When we explain things verbally to others, our hands jump in automatically to help…
Don’t believe me? Try describing a watermelon to a person who’s never seen one before without using your hands. (I’ll wait…)
See, it’s much harder when you can’t use your hands to represent things, like the watermelon’s size and shape.
Now, try to explain how you would eat that watermelon. You may notice your hands use action gestures to represent the knife that cuts through the melon.
You might use structure gestures to show the size of the piece you’d plan to eat, and then more action gestures to show how you would eat the watermelon.
Assuming your gestures accurately match the fruit and actions you’re describing, the other person would get a pretty good understanding of a watermelon and how to eat one without ever having seen one.
When I think about using hand gestures to communicate, Italians quickly pop into my head. Italians are famous for using their hands to help illustrate their ideas and feelings. And sometimes, a simple gesture – like kissing pinched fingers before raising them to the sky – can stand alone, replacing words entirely.
Now, before you send us an angry e-mail about stereotyping Italians, there’s good science to back this up…
A 1995 study in the Journal of Pragmatics used video recordings of natural conversations that took place in Southern Italy, near Salerno, to explain the meanings behind four common gestures of people who live there…
According to the study, the “purse hand” gesture and the “praying hands” gesture are used to represent the speaker’s intentions – like their emotions or the true feelings behind the message. The “finger bunch” and the “ring” – formed by joining the tips of the two thumbs and the two index fingers – are used to represent the position or location of something.
Nonverbal declarations – like hand gestures and facial expressions – are vital aspects of communication… perhaps even more so than words themselves at times.
In 1967, Dr. Albert Mehrabian (psychology professor emeritus at the University of California, Los Angeles) developed the 7%-38%-55% communication rule.
Dr. Mehrabian conducted two studies to determine whether attitude and emotion are better conveyed by the words we speak, the tone in which we speak those words, or the facial expressions that accompany the message.
From his experiments, Dr. Mehrabian determined that just 7% of a spoken message is accurately expressed and perceived through the words we choose to use. However, our tone of voice conveys 38% of that message, and our facial expressions convey the remaining 55% of the message.
Dr. Mehrabian’s study has its limitations, though… namely that this rule cannot be applied to all kinds of communication. For example, nonverbal cues (like rolling your eyes) can’t come through a phone line. But his work helps illustrate the point that it’s often not what you say, but rather how you say it that counts.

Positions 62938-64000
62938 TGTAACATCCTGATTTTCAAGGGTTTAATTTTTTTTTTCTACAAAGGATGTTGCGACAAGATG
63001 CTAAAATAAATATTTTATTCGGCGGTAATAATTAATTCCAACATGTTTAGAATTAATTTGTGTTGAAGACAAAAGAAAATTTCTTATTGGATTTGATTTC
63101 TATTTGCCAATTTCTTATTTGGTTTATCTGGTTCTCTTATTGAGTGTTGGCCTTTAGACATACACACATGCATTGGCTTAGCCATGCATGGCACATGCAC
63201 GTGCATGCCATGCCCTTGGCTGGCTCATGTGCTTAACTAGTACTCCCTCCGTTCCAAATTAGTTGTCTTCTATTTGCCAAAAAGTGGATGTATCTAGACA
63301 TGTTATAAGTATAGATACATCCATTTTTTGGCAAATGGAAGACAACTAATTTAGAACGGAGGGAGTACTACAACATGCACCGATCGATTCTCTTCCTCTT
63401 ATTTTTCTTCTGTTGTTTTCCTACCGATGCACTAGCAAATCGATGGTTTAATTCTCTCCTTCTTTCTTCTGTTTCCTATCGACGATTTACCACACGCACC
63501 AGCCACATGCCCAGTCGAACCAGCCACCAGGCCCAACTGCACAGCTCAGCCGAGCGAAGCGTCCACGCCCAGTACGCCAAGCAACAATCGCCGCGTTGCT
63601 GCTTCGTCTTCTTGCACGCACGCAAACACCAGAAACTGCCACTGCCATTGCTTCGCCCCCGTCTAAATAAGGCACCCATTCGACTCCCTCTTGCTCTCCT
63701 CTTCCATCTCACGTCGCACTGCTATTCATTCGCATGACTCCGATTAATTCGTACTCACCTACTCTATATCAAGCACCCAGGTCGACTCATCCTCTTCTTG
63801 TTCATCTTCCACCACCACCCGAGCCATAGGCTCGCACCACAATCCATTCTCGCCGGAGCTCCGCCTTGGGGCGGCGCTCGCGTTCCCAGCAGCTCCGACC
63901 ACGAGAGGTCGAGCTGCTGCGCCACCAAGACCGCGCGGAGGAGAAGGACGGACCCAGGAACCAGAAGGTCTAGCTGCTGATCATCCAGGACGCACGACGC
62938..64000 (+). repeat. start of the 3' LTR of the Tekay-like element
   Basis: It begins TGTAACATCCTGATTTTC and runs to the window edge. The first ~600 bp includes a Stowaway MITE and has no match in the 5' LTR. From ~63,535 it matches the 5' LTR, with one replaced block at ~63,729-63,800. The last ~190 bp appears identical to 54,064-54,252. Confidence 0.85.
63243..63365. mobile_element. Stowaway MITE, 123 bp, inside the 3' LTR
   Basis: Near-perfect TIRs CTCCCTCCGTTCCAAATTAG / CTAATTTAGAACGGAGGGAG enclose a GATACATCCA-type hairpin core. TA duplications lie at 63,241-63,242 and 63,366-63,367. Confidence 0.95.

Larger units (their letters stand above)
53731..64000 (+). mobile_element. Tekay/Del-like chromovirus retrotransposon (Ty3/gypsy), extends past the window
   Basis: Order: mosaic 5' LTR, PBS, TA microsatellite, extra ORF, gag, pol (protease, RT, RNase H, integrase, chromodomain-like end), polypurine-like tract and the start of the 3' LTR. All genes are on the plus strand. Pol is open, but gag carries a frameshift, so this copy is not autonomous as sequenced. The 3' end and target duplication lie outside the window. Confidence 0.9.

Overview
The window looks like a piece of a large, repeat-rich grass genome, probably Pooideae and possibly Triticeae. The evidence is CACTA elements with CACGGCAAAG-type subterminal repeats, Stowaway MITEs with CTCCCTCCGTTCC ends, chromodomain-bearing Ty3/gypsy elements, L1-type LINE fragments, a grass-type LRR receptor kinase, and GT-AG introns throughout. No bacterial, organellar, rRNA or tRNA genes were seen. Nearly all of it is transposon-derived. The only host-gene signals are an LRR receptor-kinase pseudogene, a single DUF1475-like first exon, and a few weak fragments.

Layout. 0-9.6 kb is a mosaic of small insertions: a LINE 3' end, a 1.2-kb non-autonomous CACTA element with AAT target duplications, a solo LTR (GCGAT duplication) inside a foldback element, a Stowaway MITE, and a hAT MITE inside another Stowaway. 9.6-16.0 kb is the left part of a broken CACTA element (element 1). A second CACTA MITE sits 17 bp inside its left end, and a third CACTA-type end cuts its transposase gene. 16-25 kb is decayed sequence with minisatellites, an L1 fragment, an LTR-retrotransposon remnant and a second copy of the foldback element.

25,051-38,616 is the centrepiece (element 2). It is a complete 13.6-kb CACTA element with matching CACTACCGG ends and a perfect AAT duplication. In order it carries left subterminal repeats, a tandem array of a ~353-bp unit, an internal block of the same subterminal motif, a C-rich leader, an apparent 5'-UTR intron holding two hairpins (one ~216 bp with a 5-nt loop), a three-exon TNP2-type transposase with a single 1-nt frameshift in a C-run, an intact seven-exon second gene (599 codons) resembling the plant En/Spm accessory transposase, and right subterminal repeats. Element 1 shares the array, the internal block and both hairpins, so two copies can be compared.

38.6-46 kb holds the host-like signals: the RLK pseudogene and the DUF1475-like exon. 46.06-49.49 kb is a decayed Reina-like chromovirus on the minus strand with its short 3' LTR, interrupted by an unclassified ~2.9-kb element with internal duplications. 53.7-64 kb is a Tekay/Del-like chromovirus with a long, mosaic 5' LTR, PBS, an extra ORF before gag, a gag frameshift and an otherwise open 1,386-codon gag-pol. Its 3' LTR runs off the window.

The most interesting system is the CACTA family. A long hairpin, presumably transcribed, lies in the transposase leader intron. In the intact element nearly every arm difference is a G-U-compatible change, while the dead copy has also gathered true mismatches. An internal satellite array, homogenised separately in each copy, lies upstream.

In fact, good communication relies on the use of all four of its main forms: verbal, nonverbal, written, and active listening.
Research has long found that when we communicate information about objects in space, planning, action, location, and how objects relate to one another (known as spatial information), we spontaneously use hand gestures to help us get our point across.
Turns out, when using our hands to gesture, the type of gesture we use matters too, as we see demonstrated in a 2016 study published in Cognitive Research: Principles and Implications…
University of Wisconsin researcher Seokmin Kang and Stanford and Columbia affiliated researcher Barbara Tversky (wife of the well-known psychologist Amos Tversky) investigated the differences between using gestures that represent structure (i.e. “the compartment is this big”) and those that represent action (i.e. “air travels this way through these compartments”) when explaining how four-stroke engines work to a group of 59 university students.
Kang and Tversky found that the action gestures lead participants to form a deeper and more comprehensive understanding of the complex engine when compared to the participants that viewed the structure gestures, as evidenced by the following data…
During the “test your knowledge” portion of the experiment, the two groups were asked to draw reproductions of the engine. Those in the “action” group produced more visual components (average of 18.38 versus 15.77 observed in the “structure” group), more action arrows (average of 7.48 versus 5.77), and showed more action effects (average of 2.28 versus 1.37).
When asked to explain how the engine works, those in the action group produced an average of 19.97 invented gestures and 6.76 imitated gestures to aid in their explanations. The structure group produced an average of 15.76 invented gestures and 4.38 imitated gestures. Kang and Tversky determined that this difference indicated a much deeper and more comprehensive understanding for the people in the “action” gestures group.
Therefore, if you want to be understood better by the people around you, do like the Italians do and animate your words by talking with your hands. I use my hands to create openness or to close down a space when I’m speaking with someone.
When you do speak from the wrists, be sure to consciously and carefully choose the appropriate hand gestures to best aid in your descriptions.
What We’re Reading…
- When Italians chat, their hands and fingers do the talking.
- Something different: Reducing sugar in packaged foods can prevent disease in millions.
Here’s to our health, wealth, and a great retirement,
Dr. David Eifrig and the Health & Wealth Bulletin Research Team
September 28, 2021